Acclaimed in Japan for the last quarter of a century as a drama director, writer and actor, Hideki Noda is set to become a major player on the world stage from Jan. 31, when his “Red Demon” opens for a near-monthlong run at the famed Young Vic in London’s West End.
Now 46, Noda has been at the forefront of Japanese contemporary theater since he was a student at the University of Tokyo in the 1970s. He was one of a small group of experimental directors who formed small theater companies of their own and were instrumental in triggering off a great flowering of drama, especially among young people, in what is popularly known as the shogekijo (small-scale theater) movement of the ’80s. Not content to rest on the laurels of this cultural reform to which he has contributed so much, though, Noda has constantly striven to broaden his, and Japan’s, theatrical horizons.
In 1992-93, he studied drama in London on a Monbusho (Culture Ministry) scholarship, and last summer he directed his first kabuki, “Togitatsu no Utare (Togitatsu’s Revenge)” (see Aug. 22, 2001 review). This spring, he will rise to yet another challenge when, at the New National Theater in Tokyo, he will direct his first opera, Verdi’s “Macbeth.”
During a short and hectic return home to Japan ahead of heading to London for the Young Vic’s publicity launch of its 2003 program, Noda last week talked to The Japan Times about his current project and the contemporary drama scene in both Japan and Britain.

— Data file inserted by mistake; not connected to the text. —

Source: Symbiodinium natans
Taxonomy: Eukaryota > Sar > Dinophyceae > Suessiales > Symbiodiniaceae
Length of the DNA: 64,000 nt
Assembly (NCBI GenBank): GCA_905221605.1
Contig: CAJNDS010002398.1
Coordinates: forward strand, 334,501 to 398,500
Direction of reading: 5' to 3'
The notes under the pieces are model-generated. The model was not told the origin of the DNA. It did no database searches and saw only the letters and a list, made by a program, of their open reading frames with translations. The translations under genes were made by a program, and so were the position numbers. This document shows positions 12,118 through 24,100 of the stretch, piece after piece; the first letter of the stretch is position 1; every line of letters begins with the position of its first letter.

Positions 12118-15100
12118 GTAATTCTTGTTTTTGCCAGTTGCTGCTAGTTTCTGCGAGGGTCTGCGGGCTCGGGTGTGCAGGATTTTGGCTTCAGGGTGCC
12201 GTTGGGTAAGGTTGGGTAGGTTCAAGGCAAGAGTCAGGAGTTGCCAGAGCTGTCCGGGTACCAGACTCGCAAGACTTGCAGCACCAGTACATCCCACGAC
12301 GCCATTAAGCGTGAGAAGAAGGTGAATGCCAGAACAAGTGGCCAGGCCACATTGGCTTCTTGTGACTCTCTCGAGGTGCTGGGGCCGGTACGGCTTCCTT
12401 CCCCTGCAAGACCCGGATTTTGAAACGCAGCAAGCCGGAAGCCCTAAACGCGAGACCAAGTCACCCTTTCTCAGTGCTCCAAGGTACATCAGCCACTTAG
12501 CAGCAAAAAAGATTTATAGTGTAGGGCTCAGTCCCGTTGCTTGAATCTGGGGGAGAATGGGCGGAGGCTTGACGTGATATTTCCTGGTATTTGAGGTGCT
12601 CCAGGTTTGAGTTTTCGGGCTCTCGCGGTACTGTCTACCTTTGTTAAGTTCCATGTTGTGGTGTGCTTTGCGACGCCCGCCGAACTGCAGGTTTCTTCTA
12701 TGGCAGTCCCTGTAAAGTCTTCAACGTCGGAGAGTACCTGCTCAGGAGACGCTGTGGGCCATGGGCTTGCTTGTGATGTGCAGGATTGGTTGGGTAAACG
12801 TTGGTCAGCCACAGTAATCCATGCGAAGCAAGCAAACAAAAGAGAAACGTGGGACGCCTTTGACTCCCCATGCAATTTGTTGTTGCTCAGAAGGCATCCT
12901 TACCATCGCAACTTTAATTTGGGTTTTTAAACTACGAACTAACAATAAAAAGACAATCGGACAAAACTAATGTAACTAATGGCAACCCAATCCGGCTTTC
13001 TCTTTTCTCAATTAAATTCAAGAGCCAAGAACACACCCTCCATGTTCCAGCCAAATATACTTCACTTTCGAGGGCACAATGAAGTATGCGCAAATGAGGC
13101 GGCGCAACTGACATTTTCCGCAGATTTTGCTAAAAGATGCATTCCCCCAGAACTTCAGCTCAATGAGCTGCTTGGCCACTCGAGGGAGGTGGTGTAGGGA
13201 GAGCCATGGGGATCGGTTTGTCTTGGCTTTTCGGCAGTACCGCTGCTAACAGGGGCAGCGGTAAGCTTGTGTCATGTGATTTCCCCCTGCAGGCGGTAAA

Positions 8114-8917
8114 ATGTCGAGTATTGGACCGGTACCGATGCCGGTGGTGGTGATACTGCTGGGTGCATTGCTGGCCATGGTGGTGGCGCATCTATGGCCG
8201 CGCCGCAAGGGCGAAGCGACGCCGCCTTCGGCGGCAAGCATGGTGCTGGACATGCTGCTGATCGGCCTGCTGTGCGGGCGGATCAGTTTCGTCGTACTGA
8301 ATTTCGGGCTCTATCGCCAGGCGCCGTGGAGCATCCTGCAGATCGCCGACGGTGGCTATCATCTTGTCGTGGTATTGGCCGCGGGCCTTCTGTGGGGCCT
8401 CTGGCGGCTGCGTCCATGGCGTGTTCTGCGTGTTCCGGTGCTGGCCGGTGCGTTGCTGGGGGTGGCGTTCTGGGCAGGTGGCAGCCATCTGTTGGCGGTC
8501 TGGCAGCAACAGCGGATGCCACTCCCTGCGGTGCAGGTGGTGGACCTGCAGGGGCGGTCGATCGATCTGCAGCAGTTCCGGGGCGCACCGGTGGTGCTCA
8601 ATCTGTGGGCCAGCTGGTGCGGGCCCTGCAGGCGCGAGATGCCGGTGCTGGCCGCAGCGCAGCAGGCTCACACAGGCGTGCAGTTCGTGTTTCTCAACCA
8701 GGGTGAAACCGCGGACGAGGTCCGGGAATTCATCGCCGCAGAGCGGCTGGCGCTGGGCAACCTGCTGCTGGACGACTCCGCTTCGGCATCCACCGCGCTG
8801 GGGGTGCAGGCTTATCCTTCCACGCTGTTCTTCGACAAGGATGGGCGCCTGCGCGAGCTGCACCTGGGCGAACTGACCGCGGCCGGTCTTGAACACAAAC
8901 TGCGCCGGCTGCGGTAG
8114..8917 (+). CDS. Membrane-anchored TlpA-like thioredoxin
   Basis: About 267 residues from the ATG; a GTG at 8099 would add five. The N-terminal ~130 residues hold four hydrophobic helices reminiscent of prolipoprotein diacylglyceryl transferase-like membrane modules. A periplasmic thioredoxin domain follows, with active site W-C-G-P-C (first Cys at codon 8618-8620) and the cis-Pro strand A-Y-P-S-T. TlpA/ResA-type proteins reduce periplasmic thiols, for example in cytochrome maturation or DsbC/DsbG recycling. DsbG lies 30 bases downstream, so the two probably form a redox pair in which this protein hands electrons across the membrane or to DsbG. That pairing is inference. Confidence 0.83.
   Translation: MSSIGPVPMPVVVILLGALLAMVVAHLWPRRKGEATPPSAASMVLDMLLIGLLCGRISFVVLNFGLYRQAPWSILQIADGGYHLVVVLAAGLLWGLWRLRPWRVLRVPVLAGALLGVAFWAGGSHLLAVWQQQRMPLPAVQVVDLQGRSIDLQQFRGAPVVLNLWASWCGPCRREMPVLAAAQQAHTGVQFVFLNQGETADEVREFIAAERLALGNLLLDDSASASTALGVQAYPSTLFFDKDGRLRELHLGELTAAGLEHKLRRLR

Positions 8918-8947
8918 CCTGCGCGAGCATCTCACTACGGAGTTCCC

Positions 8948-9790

He began by explaining that his imminent London debut was preceded by a visit to his drama workshop this year from 50-year-old former anthropologist David Lan. Lan, the artistic director of the Young Vic for the last three years, urged Noda to take “Red Demon” there. Noda, however, was apprehensive: “I didn’t want to do this production as a ‘made in Japan’ play, like a novelty guest from the Far East. Especially, I did not want to appeal to Western audiences on the basis of ‘Japaneseness’ or ‘Oriental mysteriousness,’ which is how Japanese arts are conventionally received in the West.”
Noda speaks from experience. His Tokyo-based theater company Yumeno Yuminsha went to the Edinburgh Theatre Festival twice, first in 1987 to stage “The Descent of the Brutes” and then in 1990 with “Half Gods.” However, he believes things have moved on since then. “I don’t think it is worth repeating that form of presentation, as that style of cultural exchange has already been done enough,” he said. “So now I would like to take a more advanced approach, in which I myself mix with English culture and create something together with English dramatists.
“In fact, some young Japanese artists and dramatists have already embarked on this kind of cultural exchange. In Japan, too, we have already absorbed a lot of Western culture and at this stage we have set about creating our generation’s own culture, mixing Western and traditional Japanese culture naturally. It’s time to show this current kind of Japanese culture abroad.”
On a smaller scale, in fact, Noda has already been active in this way, having for four years conducted workshops with British actors in London. This time, though, his challenge is to fill one of London’s premier venues for almost a month with his 1996 play, titled “Aka Oni” in Japanese. It was a sellout when he staged it in Tokyo with three Japanese actors and an English actor (Angus Burnett) in the title role of the Red Demon, an outsider from some other country who speaks in an incomprehensible language. This time, at the Young Vic, Noda himself takes the title role, acting with seven British actors and a British crew.